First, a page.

The Dangerous & Important Wildness of Our Young Men
Being a teen age boy must be a whole lot like being the universe as it was creating itself, one galaxy, one beautiful planet, one scary, sucking, deep black hole, one brilliantly exploding super nova at a time. Cataclysmic implodings, neural rewiring, oceans of chemical-flooding, pulsing and ebbing, the somatic, non-verbal knowing that everything is possible, beyond imagination, within this one body. And of course, the natural assumption then, that the world is colluding with this process making everything outside the body possible as well; an hypothesis he is eager to (and must) test, over and over and over again. I am raising two young men - one 13 and one 15 - and I have watched as they discover, sometimes painfully, that the culture around them does not welcome the power coming online within them. They are confronted, in ways both subtle and assaultive, with the fact that the culture is becoming increasingly terrified of, and hostile toward, them. They are beginning to discern a culture whose attention must go not to the miracle in them and of them, but to the containment of them - the neutering of them. As we have created it, the Western World cannot afford to allow them to make it to their adulthood, cannot allow them to reach their full height and weight, with their wild masculine wisdom and drive intact. It is a culture which survives only through obedience - offering shame, isolation and adversity as its three main initiatory experiences into a fraught pseudo-adulthood. A wild young man for whom True North is the biddings of the larger world and of his own soul, is enemy of the state No. 1 in our culture.
Depending on who we believe or where we stand, we can imagine the culture is doing our young men a favor. It's in their best interest to make themselves smaller. As it is defined in this country, being an adult man has nothing to do with truth and individuality and everything to do with bearing the weight of externally imposed responsibility (a requirement in a culture that survives solely based on the number of individuals who are willing to subordinate their own lives in service of it). In order for our men to be recognized by the culture as respectable adults, they must learn how to find a reliable job, make a decent living, procure a wife and kids, buy a mortgage, settle down. Knowing their sense of belonging and acknowledgment requires all that, perhaps it is in their best interests to learn how to wear the cloak of a gelding (and pay the price as time goes on with, among many other things, alienation, substance abuse, depression, explosive rage, [what we call] 'erectile dysfunction' and more).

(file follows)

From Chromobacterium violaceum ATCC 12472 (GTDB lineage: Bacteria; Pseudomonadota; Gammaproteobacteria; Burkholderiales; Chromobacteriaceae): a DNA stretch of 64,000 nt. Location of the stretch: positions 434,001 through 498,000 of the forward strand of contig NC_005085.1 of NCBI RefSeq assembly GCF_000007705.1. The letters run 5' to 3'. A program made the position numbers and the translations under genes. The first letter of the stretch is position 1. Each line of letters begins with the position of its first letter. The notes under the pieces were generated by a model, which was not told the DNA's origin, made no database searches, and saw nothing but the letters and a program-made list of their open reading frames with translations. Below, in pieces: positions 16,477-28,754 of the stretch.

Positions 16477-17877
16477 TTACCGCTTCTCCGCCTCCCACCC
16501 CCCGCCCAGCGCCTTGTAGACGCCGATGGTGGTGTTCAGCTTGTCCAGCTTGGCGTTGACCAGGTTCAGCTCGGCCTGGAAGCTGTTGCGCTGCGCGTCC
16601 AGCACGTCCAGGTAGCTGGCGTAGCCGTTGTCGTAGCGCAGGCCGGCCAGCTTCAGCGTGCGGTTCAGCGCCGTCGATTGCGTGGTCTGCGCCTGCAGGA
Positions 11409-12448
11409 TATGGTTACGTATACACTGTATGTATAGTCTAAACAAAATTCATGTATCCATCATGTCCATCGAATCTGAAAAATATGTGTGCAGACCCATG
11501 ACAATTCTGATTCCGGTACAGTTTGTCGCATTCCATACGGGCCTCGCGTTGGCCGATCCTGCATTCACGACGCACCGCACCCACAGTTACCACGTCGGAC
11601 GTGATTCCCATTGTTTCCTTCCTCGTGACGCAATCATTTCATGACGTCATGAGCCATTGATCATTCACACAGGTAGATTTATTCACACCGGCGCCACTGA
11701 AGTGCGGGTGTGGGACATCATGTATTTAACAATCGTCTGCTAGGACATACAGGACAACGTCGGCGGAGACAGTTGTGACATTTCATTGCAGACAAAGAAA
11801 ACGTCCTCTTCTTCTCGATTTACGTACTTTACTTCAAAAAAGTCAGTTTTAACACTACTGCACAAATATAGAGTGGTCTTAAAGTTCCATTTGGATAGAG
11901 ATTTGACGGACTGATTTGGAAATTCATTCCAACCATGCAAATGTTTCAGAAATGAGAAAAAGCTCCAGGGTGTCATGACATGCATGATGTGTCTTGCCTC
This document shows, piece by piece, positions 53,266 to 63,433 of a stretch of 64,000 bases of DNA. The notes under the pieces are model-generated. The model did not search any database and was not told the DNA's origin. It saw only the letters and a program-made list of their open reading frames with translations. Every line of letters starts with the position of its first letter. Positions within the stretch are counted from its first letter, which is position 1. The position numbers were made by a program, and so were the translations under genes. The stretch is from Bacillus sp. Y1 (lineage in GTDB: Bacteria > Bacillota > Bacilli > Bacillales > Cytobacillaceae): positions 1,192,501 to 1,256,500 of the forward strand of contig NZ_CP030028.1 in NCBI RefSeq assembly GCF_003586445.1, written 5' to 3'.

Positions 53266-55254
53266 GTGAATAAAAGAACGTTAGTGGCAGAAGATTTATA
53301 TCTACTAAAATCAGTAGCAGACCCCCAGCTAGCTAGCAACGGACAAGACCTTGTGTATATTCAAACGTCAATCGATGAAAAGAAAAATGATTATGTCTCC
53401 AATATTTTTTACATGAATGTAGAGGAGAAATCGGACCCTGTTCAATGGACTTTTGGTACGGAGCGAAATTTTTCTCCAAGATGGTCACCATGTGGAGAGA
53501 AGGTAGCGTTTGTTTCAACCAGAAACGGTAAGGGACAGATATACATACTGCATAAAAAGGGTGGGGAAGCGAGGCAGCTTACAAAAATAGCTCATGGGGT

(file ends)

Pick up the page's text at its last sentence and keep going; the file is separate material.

Given this, I cannot imagine what it must be like to be a teenage boy. Literally overflowing with the most powerful surges and desires on the planet. Driven by unseen forces stronger than anything he has experienced so far, to push himself to his edges, to see what he is truly made of, to actually see his own flesh, blood and bones so he can determine where he ends and death begins, to find out how useful he is when his people really need him to solve a problem, to protect, to stand strong, to hold firm. I can't imagine what it must be like to have the magnitude of this BEAUTY pulsing and exploding within me, in fact exploding out of me.....and then to witness the current reality all around me, of acculturated masculine and eviscerated wildness. I can't imagine what it must feel like in a young masculine wild body, in desperate need of role models that will help him navigate this extraordinary terrain, only to find men who, without their own role models, long-ago gave in to the culture's sinister but alluring demand for their own castration. I can't imagine how a young man - newly filled with the urgency of life itself - navigates and integrates the emotional ocean that would be his natural response to the realization of his gender's fate.
When I was 11 or so I discovered Lewis Thomas' "Late Night Thoughts On Listening to Mahler's 9th Symphony". It, like the Margaret Atwood quote, made it impossible for me to go back to sleep. Made my young suburban life extremely messy. But now, when I read Thomas' essay, I don't necessarily imagine nuclear devastation as much as I imagine the littered battlefield of the once-vibrant young masculine. I mourn the devastation of our young ones, girls and boys alike. I mourn their inheritance, one that is growing with compound interest, of despair and longing, rage and hopelessness and worst of all a story that they are not part of the wildness from which they've come. I grieve that their initiation into adulthood requires them to scorn their wildest parts, domesticating themselves to a much smaller story of fear and isolation. As a woman in love with The World I mourn the evisceration of their wildest and most potent dreams. Were we to live in a culture which honored Life, we would be sitting in circle as elders witnessing and reflecting the glorious dance of the universe story swirling within them. We would be reverently honoring the wise and primal energy of our young adults, feeding the fire of their wild dreams knowing these visions are the seedlings from which naturally sprouts the wisdom for a vibrant, benevolent, breathtaking human presence on the planet.